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Butt welds - Size

Weld cap width


Excess weld metal
height

Root penetration

Root bead width

Butt welds - Profile

x
x

Butt welds - Toe Blend

x
x

Butt welds - Weld Width

Under Fill

Incomplete
filled groove

Excess Weld Metal

Excess cap
reinforcement

Incompletely Filled Groove

Poor Restart

Poor stop/starts

Cap Undercut

Cap undercut

Overlap

Overlap

Overlap
DEFINITION:
An imperfection at the toe
or root of a weld caused
by metal flowing onto the
surface of the parent plate
without fusing to it.
CAUSES:
Contamination
Slow travel speed
High amperage
Welding technique

Overlap

Overlap

Lack of Fusion

Causes
Improper welding technique
Insufficient weld metal deposited

Inter
run Incompletely Filled Groove
`

Causes
Improper welding technique
Insufficient weld metal deposited

Slag Inclusions - Cap

Causes
Insufficient cleaning between passes
Contaminated weld preparation
Welding over irregular profile
Incorrect welding speed
Arc length too long

Gas pores / Porosity

Causes
Low welding current
Arc length too long
Excessive moisture in flux or preparation
Contaminated preparation
Damaged electrode flux
Removal of gas shield

Spatter

Causes
Excessive arc energy
Excessive arc length
Damp electrodes
Arc blow

Arc Strikes
Causes
Electrode straying onto
parent metal
Electrode holder with poor
insulation
Poor contact of earth
clamp

Mechanical damage can be defined as any surface


material damage cause during the manufacturing
process. This can included damage caused by:
Grinding

Hammering

Chiselling

Chipping

Breaking off welded attachments (torn surfaces)


Using needle guns to compress weld capping runs
ChiselChisel
MarksMarks
Chisel
Marks

Pitting Corrosion

Grinding Marks

Crater Crack and pipe

Porosity
Cluster porosity

Porosity

Gas pores

Porosity

Cluster Porosity

Cluster
porosity

Worm Hole

Herringbone
porosity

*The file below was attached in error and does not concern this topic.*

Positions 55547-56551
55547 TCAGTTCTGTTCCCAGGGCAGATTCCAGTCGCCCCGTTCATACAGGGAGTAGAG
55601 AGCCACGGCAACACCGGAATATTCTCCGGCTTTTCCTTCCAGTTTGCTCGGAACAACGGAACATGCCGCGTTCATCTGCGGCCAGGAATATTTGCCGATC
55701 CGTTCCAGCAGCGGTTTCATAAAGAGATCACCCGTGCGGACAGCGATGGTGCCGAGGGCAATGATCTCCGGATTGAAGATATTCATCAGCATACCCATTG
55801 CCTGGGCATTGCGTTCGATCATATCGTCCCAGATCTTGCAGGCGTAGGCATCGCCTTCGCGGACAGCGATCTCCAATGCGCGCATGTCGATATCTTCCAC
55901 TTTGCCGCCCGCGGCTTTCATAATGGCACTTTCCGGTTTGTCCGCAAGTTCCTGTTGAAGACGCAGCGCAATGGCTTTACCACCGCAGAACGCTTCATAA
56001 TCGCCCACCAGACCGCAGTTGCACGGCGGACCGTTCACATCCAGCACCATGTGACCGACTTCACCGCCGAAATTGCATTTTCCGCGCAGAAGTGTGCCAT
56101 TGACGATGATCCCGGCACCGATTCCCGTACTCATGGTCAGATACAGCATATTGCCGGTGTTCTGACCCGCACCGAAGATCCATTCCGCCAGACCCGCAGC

Lack of Fusion
Causes

Amperage too low


Contaminated weld
preparation
Amperage too high
(welder increases
speed of travel)

Slag inclusions

Parallel slag lines

Lack of sidewall
fusion with
associated slag

Lack of interun fusion


+ slag

Lack of side Wall Fusion

Lack of
sidewall fusion

Slag Inclusion

Interpass slag
inclusions

Slag Inclusions

Causes
Arc length too long
Incorrect welding speed
Insufficient cleaning between passes
Contaminated weld preparation
Welding over irregular profile

Wagon Track

Elongated
slag lines

Tungsten Inclusions

Causes
Contamination of weld Caused by tungsten touching
weld metal or parent metal during welding using the
TIG welding process

Excess Penetration

Causes
Excessive amperage during
welding of root
Excessive root gap
Poor fit up
Excessive root grinding
Improper welding technique

L.O.P

Causes
Too small a root gap
Arc too long
Wrong polarity
Electrode too large for joint
preparation
Incorrect electrode angle
Too fast a speed of travel for current

Root L.O.F

Lack of root
fusion

Root Welding Defects

Lack of
fusion

Incomplete
Penetration

Root L.O.F
Causes
Too small a root gap
Arc too long
Wrong polarity
Electrode too large for joint
preparation
Incorrect electrode angle
Too fast a speed of travel for
current

Root Concavity

Root concavity

Root Concavity

Causes
Root gap too large
Insufficient arc energy
Excessive back purge TIG

Burn Through

Causes
Excessive root grinding
Excessive amperage during welding of root
Improper welding technique
Slow travel speed
Large root gap/small root face (irregular fit up)

Burn Through

A shallow groove caused by contraction in the weld


metal along each side of the penetration bead or
can occur in the center of the weld bead

Shrinkage groove

Shrinkage groove

Insufficient weld metal


deposited in the root
pass

Too fast a cooling rate


during the application of
the root bead pass

Poor welding technique

Root piping

Root undercut

Causes
Root gap too large
Excessive arc energy
Small or no root face

Root undercut

Alignment Imperfection
Non-alignment of two abutting edges

2mm
Also Known as: Hi Low. Mismatch. or Misalignment

50mm
3mm

Angular distortion.
Measure the distance to the edge of the plate (50mm).
Use a straight edge (rule) to find the amount of distortion
then measure the space (3mm).
This reported as Angular distortion 3mm in 50mm